It was a dark and stormy night. Really.
The droning, whistling winds, halyards clanging on the mast. Rain and waves slapping the deck and hull. The docks remain above water, but often awash. Even Whittaker Creek has whitecaps and streaking foam. Wild Haggis' water line is even with the dock planks.
Scout pushes his muzzle between my hip and the arm of my chair. I know he does not understand why we cannot get him off the boat, but he flicks his tail happily anyway. I scratch his head.
Sandy continues her sprint northeast, but her wind field now reaches 700 miles from the eye. Big and growing larger. And we have not yet felt her strongest winds.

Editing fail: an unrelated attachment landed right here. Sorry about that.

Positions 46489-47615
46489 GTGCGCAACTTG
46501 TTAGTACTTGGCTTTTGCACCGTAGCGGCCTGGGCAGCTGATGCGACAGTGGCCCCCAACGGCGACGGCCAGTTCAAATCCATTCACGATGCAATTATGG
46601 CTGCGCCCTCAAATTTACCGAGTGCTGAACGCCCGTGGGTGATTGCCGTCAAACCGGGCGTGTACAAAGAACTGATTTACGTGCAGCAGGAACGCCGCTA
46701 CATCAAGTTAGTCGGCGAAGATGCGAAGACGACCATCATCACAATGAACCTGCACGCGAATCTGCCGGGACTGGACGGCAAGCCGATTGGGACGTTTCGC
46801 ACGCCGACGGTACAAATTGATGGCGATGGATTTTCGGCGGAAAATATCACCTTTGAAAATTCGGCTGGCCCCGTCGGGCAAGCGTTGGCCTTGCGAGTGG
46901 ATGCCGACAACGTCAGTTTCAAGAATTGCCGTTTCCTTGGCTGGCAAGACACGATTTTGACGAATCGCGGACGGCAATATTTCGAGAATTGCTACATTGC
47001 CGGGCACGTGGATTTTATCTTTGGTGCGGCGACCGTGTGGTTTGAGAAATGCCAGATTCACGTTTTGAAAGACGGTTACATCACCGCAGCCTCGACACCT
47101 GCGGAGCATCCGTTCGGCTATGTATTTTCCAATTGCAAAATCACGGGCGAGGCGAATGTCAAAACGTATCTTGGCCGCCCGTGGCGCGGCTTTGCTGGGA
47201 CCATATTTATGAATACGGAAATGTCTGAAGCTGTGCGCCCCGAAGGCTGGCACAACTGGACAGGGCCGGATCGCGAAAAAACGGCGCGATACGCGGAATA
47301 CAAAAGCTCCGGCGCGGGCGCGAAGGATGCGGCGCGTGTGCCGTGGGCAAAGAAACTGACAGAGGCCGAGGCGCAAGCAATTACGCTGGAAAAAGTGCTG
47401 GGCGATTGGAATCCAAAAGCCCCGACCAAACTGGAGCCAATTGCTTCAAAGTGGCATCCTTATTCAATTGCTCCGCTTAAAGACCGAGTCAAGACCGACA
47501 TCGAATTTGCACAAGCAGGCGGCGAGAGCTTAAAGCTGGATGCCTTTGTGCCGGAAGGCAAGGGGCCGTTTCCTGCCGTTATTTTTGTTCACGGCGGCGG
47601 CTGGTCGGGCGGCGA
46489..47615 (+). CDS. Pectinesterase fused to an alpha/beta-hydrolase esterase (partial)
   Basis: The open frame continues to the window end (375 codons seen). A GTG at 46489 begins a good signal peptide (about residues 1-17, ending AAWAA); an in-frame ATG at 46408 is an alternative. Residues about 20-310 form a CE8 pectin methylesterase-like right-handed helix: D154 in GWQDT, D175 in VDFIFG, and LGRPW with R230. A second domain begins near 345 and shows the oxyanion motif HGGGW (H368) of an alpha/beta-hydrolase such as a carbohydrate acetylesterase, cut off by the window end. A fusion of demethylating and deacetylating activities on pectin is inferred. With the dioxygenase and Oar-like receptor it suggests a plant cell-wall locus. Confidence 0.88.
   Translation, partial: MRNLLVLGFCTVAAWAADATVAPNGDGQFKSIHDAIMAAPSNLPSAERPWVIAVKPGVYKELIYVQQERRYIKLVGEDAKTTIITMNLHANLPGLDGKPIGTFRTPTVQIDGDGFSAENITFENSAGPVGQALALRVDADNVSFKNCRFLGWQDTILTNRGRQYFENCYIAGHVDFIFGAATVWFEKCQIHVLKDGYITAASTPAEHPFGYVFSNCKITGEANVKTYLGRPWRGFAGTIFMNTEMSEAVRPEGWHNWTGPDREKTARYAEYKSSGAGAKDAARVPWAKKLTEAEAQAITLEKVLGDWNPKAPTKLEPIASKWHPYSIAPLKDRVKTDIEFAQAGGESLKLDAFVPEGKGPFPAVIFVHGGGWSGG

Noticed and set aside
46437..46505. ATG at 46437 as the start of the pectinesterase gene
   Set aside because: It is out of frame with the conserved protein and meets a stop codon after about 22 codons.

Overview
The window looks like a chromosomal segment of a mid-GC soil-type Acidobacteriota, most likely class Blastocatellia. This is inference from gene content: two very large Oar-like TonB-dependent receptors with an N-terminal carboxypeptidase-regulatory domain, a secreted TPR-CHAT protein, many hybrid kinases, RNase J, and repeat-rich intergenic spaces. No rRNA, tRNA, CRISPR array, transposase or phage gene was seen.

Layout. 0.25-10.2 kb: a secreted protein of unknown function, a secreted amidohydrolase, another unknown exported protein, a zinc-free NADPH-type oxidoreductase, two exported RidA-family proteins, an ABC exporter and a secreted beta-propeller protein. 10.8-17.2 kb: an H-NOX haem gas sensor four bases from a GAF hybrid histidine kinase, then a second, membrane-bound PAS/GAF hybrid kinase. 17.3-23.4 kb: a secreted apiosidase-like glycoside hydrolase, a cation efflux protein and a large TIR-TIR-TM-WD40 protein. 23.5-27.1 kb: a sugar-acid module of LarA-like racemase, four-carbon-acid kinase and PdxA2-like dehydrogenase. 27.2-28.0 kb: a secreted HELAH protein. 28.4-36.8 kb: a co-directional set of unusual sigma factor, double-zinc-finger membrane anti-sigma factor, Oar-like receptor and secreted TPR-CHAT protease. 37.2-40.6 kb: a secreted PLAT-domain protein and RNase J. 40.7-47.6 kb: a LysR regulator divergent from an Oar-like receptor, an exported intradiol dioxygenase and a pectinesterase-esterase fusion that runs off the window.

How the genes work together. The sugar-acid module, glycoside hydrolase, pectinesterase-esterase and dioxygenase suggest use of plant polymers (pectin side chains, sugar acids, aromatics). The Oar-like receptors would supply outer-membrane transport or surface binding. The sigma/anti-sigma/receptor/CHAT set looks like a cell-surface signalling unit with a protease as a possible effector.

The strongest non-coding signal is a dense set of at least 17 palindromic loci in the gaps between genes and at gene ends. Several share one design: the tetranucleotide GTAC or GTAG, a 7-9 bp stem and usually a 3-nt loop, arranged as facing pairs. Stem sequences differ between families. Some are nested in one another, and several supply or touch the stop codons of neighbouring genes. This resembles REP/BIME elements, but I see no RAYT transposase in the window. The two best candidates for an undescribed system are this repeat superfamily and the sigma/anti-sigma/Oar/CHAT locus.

All boats here seem to be riding well and secure. Several crews gathered in the clubhouse last night and this morning for internet, conversation and coffee. We stayed aboard and watched a suspenseful movie. Given the natural suspense surrounding us, I am not sure the movie was the best choice. The storm rocked our fitful sleep as we remained attuned to any changes in motion or alarming thuds.
It will be another long day of listening to the storm winds and rain and watching the water rise. Cameron asked if we would have "bragging rights" about riding out a hurricane aboard our boat. We replied, "Absolutely." Then again, it is a long way from being over, I type as a huge gust howls overhead.
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